The second talk I went to was the one on the dev@hadoop.a.o insights given by Steve Loughran. According to Steve Hadoop has turned into what he calls an operating system for the data center - similar to Linux in that it's development is not driven by a vendor but by its users: Even though Hortenworks, Cloudera and MapR each have full time people working on Hadoop (and related projects), this work usually is driven by customer requirements which ultimately means that someone is running a Hadoop cluster that he has trouble with and wants to have fixed. In that sense the community at large has benefitted a lot from the financial crisis that Y! has slipped into: Most of the Hadoop knowledge that is now spread across companies like Linked.In, Facebook and others comes from engineers leaving Y! and joining one of those companies. With that also the development cycle of Hadoop has changed: While it was mostly driven by Y! schedule in the beginning - crunching out new releases nearly on a monthly basis with a dip around Christmas time it's got more irregular later - to pick up a more regular schedule just recently.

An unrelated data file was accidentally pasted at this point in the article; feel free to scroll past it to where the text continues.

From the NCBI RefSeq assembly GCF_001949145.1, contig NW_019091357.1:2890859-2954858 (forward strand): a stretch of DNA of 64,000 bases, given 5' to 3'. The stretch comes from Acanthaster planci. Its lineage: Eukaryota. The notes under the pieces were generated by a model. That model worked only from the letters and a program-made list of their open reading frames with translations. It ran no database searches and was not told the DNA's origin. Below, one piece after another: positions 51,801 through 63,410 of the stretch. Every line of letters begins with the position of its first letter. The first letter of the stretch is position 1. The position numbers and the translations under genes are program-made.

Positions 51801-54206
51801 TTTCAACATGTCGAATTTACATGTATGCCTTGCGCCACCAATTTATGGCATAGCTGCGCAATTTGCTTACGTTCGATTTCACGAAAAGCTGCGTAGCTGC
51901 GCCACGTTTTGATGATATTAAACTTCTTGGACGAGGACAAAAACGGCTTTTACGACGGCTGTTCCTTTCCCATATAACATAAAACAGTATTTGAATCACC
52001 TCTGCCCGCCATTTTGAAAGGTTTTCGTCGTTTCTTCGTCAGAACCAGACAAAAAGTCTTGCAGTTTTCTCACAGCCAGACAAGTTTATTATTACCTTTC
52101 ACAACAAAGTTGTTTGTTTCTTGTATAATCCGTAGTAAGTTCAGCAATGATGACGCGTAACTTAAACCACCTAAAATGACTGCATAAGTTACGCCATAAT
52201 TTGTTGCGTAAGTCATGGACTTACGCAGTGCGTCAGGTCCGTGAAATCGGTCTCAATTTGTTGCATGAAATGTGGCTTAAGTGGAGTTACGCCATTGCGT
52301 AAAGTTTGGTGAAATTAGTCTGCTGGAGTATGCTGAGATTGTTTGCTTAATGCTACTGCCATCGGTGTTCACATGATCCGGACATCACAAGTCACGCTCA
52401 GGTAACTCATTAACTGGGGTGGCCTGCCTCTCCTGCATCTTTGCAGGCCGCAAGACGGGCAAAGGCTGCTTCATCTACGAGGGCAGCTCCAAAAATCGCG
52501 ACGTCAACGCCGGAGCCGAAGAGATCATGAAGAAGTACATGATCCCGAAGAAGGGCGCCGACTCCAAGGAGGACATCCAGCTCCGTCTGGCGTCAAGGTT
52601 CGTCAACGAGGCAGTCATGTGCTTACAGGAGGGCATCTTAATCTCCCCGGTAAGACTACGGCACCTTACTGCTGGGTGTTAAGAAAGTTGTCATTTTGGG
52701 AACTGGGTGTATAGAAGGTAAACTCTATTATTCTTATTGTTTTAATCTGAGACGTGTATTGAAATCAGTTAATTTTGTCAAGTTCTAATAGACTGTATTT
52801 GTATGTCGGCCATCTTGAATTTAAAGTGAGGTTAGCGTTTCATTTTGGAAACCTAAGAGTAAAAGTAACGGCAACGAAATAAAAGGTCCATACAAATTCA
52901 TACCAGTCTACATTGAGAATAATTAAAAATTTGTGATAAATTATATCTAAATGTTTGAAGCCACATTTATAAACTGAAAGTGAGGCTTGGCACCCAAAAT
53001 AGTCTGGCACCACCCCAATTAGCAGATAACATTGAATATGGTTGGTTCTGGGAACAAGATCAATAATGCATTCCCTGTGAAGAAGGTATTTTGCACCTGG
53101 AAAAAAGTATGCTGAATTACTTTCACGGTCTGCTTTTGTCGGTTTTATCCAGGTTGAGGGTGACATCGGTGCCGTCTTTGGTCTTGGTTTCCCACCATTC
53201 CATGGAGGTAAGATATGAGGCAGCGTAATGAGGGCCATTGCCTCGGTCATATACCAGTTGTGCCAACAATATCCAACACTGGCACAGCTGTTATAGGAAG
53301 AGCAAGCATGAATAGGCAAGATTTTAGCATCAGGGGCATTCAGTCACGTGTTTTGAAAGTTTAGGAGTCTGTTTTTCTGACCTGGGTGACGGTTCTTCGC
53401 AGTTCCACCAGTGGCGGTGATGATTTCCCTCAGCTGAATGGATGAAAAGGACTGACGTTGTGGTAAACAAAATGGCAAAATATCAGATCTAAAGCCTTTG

Image taken a few talks earlier in the same session.


In terms of version numbers: 1.x is to be considered stable, production ready with fixes and low risk patches applied only. For 2.x the picture is a bit different - currently that is in alpha stage, features and fixes go there first, new code is developed there first. However Hadoop is not just http://hadoop.apache.org - the ecosystem is much larger including projects like Mahout, Hama, HBase and Accumulo built on top of Hadoop and Hive, Pig, Sqoop and Flume for integraion and analysis, as well as oozie for coordination an zookeeper for distributed configuration. There's even more in incubation (or just recently graduated): Kafka for logging, whirr for cloud deployment, giraph for graph processing, ambari for cluster management, s4 for distributed stream processing, hcatalog and templeton for schema management, chuckwa for loggin purposes. All of the latter ones love helping hands. If you want to help out and want to "play Apache" those are the place to go to.